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WATCH: Strange ice pancake phenomenon observed in Highland burn in far north


By David G Scott

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A rare sight was observed on Sunday morning as a series of icy discs were seen spinning on the surface of Scouthal Burn near Watten in Caithness.

Though the Met Office describes the phenomenon as a very "unique spectacle" previous sightings were reported in Lochcarron and also in February 2021 when a monster-sized ice disc or pancake, measuring around 20ft across was seen on River Thurso near Halkirk.

The ice discs on Scouthal Burn near Watten. Pictures: DGS
The ice discs on Scouthal Burn near Watten. Pictures: DGS
Ice pancakes were observed on Scouthal Burn on Sunday morning.
Ice pancakes were observed on Scouthal Burn on Sunday morning.
The icy discs form when conditions are just below freezing.
The icy discs form when conditions are just below freezing.

The discs typically form in areas where there is some water movement and air temperatures just below freezing, like at Scouthal Burn on Sunday. They have also been observed in oceans where the pancakes can take on enormous proportions and individual slabs can ride over each other in a process called rafting, according to the National Snow and Ice Data Center. Over time, the individual pancake ice slabs can freeze together to form a solid ice sheet.

At Scouthal Burn, a fast flowing stream of water was causing froth to form and collect in a pool at the side of a small bridge. The frothy mix was disturbed by eddies of water causing rotations within it that froze over in the chilly conditions.

Ice pancakes at Scouthal Burn. Cuckoo Hill is in the background and the remains of an ancient monastery and cemetery known as the Clow Chapel is on the right hand side.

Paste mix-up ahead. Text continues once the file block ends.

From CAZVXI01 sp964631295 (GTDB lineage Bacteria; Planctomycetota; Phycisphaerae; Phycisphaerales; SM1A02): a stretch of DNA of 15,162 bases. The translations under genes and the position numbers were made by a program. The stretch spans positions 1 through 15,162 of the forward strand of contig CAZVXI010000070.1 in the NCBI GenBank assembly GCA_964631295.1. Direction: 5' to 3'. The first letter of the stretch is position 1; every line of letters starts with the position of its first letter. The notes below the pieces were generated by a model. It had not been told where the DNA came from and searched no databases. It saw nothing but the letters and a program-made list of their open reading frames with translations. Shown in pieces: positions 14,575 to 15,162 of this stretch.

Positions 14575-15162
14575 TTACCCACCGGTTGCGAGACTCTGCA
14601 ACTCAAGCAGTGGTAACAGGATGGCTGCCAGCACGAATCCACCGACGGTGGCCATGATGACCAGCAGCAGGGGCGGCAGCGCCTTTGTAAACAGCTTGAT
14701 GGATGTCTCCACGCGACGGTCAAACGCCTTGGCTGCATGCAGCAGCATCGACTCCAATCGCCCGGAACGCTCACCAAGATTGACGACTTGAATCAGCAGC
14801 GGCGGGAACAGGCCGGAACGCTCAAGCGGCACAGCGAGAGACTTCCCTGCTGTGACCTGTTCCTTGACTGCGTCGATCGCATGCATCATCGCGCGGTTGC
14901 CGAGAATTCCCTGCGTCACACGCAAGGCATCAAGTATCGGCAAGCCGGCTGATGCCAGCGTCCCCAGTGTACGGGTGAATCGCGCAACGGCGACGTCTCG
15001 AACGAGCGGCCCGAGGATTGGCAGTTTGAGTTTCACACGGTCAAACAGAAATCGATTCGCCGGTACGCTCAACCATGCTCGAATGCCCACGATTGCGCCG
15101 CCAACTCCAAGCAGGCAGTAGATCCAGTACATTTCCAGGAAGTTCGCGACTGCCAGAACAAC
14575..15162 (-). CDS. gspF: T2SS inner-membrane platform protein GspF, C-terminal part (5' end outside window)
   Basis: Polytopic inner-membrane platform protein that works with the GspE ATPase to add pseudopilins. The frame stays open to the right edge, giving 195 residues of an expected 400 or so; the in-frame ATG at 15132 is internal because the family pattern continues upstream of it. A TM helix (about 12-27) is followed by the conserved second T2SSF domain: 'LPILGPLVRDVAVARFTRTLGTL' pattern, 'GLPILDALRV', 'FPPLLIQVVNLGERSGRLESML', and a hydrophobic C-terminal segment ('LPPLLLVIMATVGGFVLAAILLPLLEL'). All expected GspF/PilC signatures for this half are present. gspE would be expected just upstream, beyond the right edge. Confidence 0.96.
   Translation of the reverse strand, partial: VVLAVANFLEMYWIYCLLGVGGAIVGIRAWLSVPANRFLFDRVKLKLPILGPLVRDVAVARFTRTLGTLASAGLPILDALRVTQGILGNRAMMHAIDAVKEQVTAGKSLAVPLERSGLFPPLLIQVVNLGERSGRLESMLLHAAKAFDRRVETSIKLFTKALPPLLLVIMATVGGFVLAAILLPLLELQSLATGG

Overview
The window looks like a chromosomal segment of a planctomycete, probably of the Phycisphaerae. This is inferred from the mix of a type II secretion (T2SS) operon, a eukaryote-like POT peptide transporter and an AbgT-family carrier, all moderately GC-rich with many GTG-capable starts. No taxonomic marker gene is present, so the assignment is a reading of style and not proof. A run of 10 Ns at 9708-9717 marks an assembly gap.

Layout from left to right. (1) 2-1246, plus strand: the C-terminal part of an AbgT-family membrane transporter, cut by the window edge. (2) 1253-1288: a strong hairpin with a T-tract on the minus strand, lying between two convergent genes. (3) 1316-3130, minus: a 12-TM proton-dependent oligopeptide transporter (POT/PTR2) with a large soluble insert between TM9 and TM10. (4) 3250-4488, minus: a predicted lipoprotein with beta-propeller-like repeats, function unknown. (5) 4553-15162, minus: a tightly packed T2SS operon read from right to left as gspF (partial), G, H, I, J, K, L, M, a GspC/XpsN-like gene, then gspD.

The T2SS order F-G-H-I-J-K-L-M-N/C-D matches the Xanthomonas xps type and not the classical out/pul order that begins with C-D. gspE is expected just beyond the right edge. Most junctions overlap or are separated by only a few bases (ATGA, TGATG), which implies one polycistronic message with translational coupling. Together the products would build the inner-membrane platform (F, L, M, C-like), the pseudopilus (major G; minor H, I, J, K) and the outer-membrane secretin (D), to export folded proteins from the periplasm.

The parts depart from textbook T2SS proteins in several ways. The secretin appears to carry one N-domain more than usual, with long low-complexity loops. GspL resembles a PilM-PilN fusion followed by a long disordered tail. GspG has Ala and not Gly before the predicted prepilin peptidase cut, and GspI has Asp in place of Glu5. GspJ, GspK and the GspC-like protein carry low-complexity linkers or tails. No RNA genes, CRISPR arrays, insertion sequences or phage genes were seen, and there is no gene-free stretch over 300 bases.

Ice pancakes at Scouthal Burn. Cuckoo Hill is in the background and the remains of an ancient monastery and cemetery known as the Clow Chapel is on the right hand side.
The phenomenon is relatively rare though other sightings have occurred in Caithness.
The phenomenon is relatively rare though other sightings have occurred in Caithness.
Ice pancakes form when there is fast flowing water next to a slower moving one and surface froth freezes. Picture: DGS
Ice pancakes form when there is fast flowing water next to a slower moving one and surface froth freezes. Picture: DGS
The site at Scouthal Burn is overlooked by Cuckoo Hill and the remains of an ancient monastery. Pictures: DGS
The site at Scouthal Burn is overlooked by Cuckoo Hill and the remains of an ancient monastery. Pictures: DGS

The discs varied from the size of a saucer to that of a large pizza and though they appeared solid were quite slushy and easy to break apart when lifted up.

In February last year, a 20ft-wide ice pancake was seen and photographed by Jamie Mccarthy just above the Aimster pool on River Thurso.

Jamie McCarthy saw this huge ice pancake while surveying stretches of River Thurso last year. Picture: Jamie McCarthy
Jamie McCarthy saw this huge ice pancake while surveying stretches of River Thurso last year. Picture: Jamie McCarthy

Jamie said: "I was brought up on the river so I’ve seen a few big ones over the years but certainly no bigger than that one."


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